News / Asia

    Bangladesh’s Garment Workers Protest Over Wages

    Activists and garment workers shout slogans during a protest demanding a minimum wage of 8,000 Bangladeshi Taka [$100] in Dhaka, Bangladesh, Nov. 8, 2013.
    Activists and garment workers shout slogans during a protest demanding a minimum wage of 8,000 Bangladeshi Taka [$100] in Dhaka, Bangladesh, Nov. 8, 2013.
    Anjana Pasricha
    Bangladesh’s garment industry is witnessing more turmoil as garment workers demanding higher wages clash with riot police. About 200 factories have been closed and at least 50 people have been injured in two days of labor unrest.
       
    There were expectations that a government-appointed panel’s recommendation to hike minimum wages of garment workers to about $66 per month would have been welcome news in an industry where the current minimum wage is just $38 per month.

    The industry’s 4 million workers, however, have turned down the proposal for the 75-percent hike. They are demanding a wage of about $100 per month.

    Thousands of angry workers came out on the streets in the Ashulia industrial belt on the outskirts the capital Dhaka for the second day Tuesday, hurling stones and attacking factory owners. Riot police fired tear gas shells and rubber bullets to disperse the protestors.
     
    • Garment workers assist injured colleagues during a clash with police in Ashulia on the outskirts of Dhaka, Bangladesh, Nov. 12, 2013.
    • Riot police chase garment workers during their clash in Ashulia on the outskirts of Dhaka, Bangladesh, Nov. 12, 2013.
    • A riot police officer chases a garment worker during clashes in Ashulia on the outskirts of Dhaka, Bangladesh, Nov. 12, 2013.
    • Garment workers walk out from a factory as other workers clash with police in Ashulia on the outskirts of Dhaka, Bangladesh, Nov. 12, 2013.

    A Next Collection Limited employee, Jhoma Begum, said workers need more money. She said a salary of $66 does not meet their needs. She said nothing in the market, such as rice, costs less than 75 cents. She demands to know how they can live with this salary and asks whether they have the right to live?
     
    The low wages paid to workers in Bangladesh have partly helped to catapult its ready-made industry to the world’s second largest, after China. The wages are just half of those paid to workers in countries like Vietnam.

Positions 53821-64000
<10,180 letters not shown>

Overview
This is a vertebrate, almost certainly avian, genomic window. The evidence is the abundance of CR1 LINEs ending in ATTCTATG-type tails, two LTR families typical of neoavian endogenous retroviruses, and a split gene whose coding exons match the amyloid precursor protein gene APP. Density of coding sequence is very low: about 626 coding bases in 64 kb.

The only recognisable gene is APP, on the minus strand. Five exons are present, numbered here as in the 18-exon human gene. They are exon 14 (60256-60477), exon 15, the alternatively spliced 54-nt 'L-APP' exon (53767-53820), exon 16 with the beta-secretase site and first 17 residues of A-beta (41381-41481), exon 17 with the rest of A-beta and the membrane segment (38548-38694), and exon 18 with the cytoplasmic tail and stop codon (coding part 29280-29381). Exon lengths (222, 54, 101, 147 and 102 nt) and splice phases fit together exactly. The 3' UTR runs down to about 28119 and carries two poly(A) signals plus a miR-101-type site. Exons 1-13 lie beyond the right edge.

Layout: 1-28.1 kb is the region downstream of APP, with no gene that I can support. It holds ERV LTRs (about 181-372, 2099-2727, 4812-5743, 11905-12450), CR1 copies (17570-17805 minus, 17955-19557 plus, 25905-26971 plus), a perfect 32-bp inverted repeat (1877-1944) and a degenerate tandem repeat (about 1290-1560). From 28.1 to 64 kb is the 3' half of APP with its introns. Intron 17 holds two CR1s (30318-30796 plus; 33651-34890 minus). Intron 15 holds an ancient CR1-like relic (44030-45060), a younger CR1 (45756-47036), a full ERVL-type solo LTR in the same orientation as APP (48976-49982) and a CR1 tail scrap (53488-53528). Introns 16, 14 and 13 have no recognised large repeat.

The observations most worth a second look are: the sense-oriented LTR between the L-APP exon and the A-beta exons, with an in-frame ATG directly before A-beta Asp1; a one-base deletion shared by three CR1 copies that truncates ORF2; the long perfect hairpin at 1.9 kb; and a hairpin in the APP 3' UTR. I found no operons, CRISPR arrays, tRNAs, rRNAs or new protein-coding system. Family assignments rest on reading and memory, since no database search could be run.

Worried that a salary hike will take away its competitive edge, though, the industry has not yet endorsed the recommendations of the government panel. They fear it will increase production costs significantly.

    Economist Khondaker Golam Moazzem at the Center for Policy Dialogue in Dhaka said the protests by the workers are meant to put pressure on the factory owners to accept the wage hike.

    “I think if they accept the proposal, more or less the workers will calm down and the situation will improve. Entrepreneurs said they should take a more positive move to raise the workers wages,” said Moazzem.

    The industry has been hit by the violent protests over wages when it already is under scrutiny for unsafe conditions following a building collapse in April that killed more than 1,100 workers.
     
    Moazzem said Bangladesh needs to resolve the labor unrest if it hopes to continue getting trade privileges from the European Union, which are under review for the next year.

    “Definitely this kinds of protests and unrest for better wages if continues, has an adverse impact in terms of Bangladesh’s global image as well as continuing GSP [Generalized System of Preferences] facility, particularly in the European market,” said Moazzem.

    Activist groups, who support the demand for higher wages, say Western buyers also need to recognize the need to improve payments to the industry so that salaries can be raised.

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